Wednesday, June 3, 2009


The fantasy novel has always liked things of epic quality, things dramatic, immense and vast. Tolkien’s Lord of the Rings is often discussed as if it were the first truly epic fantasy story. Page-wise, the three-novel tale was not a short one. Yet, it was also gigantor in scope, spanning not only numerous landscapes, but many cultures, characters, and languages. As another epic feature, Tolkien’s story emphasized culturally significant issues, such as the nature vs. technology dichotomy, or the general WW II-era unease displayed in Tolkien’s frequent contrasts between the local and the foreign. Most importantly, though, the trilogy involves the biggest, grandest and most human of subjects; it’s all about life, death, friendship, loyalty, good, evil and war. And, of course, the Fate of the Universe - the nature and survival of the universe itself is always a solid indicator of something that is totally EPIC.

In The Neverending Story, the very existence of the universe disintegrates before The Nothing. Only Atreyu can save it, but while doing so he loses Artax to the Swamps of Sadness. It was heart-wrenching, and I’m not sure that I really ever got over this part of the movie, even as an adult.

So fantasy loves the epic. After all, there’s even a subgenre called epic/high fantasy.

Sci-fi isn’t immune either, with Asimov’s Foundation series or Herbert’s Dune saga being about as epic as you can get, spanning thousands of years, characters and cultures, with the latter mixing in some serious existential questions here and there for fun.

Also a fan of the epic-ness is the entire genre of metal. There’s no question that metal has always included mythical elements - plus its big 80s heyday coincided with the rise of Dungeon and Dragons (read more on metal and D&D here).

My favorite band in 6th-grade. And yes, I still think they rule.

While there actually is a subgenre called ‘epic fantasy metal,’ metal’s love and dalliance with fantastical and momentous themes shows up even in the art and songs of mainstream bands; it also positively saturates the more subgenre-oriented groups.

Ever popular in Tallahassee, Florida, land of my Master's degree.

So it makes perfect sense that metal has finally merged with the ancient epic. In particular, it has embraced one of the most famous and enduring epic stories known to us, the tale of the founding of Rome. Livy, the Roman historian of the late 1st century BCE, tells of the twins Romulus and Remus, exposed as infants and nursed by a she-wolf. Many accounts of twins or siblings end up with an insurmountable rift growing between them, oftentimes because one is good and the other is bad. Romulus and Remus seem to be relatively normal (if you count wolf-suckling as normal), at least up until they come into conflict over the foundation of Rome. Brother kills brother and, when all’s said and done, Romulus is the lucky guy to get a city named after him.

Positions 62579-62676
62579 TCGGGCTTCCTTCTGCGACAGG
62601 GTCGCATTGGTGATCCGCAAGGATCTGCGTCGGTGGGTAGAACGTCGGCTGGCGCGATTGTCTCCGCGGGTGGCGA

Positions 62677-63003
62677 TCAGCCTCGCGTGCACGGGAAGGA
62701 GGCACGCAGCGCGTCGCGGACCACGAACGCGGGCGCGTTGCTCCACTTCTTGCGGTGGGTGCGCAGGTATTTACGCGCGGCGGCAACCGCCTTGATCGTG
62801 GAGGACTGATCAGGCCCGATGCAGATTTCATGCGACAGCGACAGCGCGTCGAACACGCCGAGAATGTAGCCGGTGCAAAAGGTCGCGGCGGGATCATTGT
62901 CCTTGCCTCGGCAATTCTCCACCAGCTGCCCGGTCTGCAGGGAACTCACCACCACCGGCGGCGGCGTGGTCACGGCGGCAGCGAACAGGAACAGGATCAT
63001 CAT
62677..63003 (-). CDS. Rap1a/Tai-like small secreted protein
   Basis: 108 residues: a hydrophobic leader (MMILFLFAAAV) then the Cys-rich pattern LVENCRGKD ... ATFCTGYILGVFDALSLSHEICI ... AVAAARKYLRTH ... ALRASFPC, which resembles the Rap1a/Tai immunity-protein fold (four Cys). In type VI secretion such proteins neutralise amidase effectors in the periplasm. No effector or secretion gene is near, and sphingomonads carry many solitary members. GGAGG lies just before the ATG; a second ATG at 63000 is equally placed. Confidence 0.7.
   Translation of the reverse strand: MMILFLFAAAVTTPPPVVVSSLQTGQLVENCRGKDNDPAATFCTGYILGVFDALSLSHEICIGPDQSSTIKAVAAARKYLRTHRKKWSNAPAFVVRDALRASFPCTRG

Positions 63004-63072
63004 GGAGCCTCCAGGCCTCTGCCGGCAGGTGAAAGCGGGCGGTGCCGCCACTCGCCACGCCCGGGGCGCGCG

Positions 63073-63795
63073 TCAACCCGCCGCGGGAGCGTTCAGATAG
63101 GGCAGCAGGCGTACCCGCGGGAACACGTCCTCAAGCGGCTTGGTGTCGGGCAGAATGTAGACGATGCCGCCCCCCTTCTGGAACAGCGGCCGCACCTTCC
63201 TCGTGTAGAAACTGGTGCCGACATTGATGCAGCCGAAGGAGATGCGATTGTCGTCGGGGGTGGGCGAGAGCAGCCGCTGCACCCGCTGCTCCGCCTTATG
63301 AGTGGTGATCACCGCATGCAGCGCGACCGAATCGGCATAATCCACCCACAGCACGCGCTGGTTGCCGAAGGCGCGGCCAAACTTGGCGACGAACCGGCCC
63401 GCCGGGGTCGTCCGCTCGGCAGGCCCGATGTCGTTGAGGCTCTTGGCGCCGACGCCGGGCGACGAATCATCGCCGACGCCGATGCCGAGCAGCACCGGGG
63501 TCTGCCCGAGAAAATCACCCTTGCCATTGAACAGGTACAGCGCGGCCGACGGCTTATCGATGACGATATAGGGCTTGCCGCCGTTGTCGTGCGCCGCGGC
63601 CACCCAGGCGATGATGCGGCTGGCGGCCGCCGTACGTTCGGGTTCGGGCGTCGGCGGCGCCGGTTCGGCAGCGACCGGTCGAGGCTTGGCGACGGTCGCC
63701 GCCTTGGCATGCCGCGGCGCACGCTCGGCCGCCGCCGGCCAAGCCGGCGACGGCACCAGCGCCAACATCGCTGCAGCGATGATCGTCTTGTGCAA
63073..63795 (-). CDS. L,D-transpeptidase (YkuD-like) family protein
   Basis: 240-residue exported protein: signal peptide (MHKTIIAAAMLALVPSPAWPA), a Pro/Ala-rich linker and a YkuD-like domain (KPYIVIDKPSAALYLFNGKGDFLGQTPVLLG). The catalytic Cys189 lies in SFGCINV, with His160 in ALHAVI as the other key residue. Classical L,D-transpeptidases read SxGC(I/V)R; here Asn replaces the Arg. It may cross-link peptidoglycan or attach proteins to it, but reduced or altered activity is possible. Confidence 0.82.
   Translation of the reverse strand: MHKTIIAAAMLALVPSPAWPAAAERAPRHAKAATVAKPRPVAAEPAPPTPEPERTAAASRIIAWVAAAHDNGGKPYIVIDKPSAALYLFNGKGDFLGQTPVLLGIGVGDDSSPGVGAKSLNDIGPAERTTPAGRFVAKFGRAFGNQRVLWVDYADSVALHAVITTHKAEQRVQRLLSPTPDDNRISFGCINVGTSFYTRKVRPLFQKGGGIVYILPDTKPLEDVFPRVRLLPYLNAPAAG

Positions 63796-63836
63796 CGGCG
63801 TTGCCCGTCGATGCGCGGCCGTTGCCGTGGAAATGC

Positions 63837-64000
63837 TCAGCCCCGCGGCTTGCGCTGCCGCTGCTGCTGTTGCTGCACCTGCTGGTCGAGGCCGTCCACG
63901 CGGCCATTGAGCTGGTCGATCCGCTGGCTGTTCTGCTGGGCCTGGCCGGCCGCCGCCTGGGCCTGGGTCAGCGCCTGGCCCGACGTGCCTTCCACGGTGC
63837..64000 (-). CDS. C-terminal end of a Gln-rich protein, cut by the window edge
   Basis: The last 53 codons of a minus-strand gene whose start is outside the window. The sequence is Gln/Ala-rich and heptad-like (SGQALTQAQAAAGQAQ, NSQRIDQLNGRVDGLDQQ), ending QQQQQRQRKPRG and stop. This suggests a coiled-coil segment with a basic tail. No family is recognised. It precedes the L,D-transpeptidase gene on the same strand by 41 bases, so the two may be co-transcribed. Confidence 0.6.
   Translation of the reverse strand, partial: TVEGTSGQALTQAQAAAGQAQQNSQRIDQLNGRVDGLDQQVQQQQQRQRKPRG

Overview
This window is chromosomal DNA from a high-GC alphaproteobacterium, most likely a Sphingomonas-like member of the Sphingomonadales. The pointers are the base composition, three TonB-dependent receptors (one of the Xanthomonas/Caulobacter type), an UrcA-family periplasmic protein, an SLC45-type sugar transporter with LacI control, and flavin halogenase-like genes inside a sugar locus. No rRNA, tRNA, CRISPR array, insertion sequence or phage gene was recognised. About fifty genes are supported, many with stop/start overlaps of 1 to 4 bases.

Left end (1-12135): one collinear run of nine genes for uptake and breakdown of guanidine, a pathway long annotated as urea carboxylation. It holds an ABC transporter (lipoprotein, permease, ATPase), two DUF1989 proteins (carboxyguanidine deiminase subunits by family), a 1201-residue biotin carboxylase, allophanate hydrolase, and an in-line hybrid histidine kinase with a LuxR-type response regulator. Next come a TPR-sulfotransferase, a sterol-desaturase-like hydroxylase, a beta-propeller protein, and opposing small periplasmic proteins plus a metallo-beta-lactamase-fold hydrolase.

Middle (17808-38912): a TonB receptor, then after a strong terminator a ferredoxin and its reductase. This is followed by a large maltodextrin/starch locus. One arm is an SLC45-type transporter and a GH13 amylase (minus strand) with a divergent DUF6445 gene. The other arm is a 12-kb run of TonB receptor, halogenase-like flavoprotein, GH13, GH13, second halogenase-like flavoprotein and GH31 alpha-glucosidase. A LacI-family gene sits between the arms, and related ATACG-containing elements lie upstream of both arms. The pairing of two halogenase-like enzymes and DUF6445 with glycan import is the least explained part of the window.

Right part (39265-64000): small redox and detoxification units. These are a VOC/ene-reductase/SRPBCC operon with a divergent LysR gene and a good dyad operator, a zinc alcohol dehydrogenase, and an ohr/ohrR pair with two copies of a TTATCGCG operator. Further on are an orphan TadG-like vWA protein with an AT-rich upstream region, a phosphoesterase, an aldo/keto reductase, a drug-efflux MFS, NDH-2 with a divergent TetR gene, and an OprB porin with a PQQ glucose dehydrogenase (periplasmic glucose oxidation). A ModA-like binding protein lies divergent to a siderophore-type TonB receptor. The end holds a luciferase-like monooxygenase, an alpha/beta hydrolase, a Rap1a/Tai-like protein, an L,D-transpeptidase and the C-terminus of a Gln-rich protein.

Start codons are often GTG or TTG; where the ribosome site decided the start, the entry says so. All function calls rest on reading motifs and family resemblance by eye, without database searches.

I’m not sure why this hasn’t happened more often, but lucky for us, there’s now a band out there called Ex Deo that has created a concept album about Roman history. It’s a death metal group that’s a side project of another band, but apparently they’re getting pretty popular among death metal connoisseurs. And it looks like, now that their new song about the 13th Roman Legion is out, even Italy is a fan. The lead singer recently said:

“Word of mouth has been spreading like wildfire worldwide about EX DEO at the moment! I didn’t think there were so many metal heads that were into the concept of the band and Roman history as much as I am. I was anxious to see the response of the people of Italy and Rome today and the media there has accepted us with open arms. Now with their seal of approval we can show the world ROME! [We have] another defiant track called 'Legio XIII.' It’s a song in honor of ROME's most devastating and lethal Legion ever assembled; the 13th Legion which helped bring Caesar to power.”

And so Roman epic becomes popular again. Hollywood tried to do the ancient epic it with Homer and Brad Pitt, but failed. Perhaps instead we can pin our hopes on Ex Deo. Check out the totally amazing video for their title track, ‘Romulus.’ For those without a death-metal-trained ear, the lyrics go along these lines: “Romulus, from the wolf's mouth, I feed eternity/ Romulus, with my brother's blood I opened wide the gates of time/ Standing at the hill cliff, a flock of birds crown me/ I am fathered by the god of war, I am the king of Rome/ Then his jealousy blooms, the envy to lead my people/ So perish everyone who shall leap over my wall!"

I can’t wait for the 13th Legion video!

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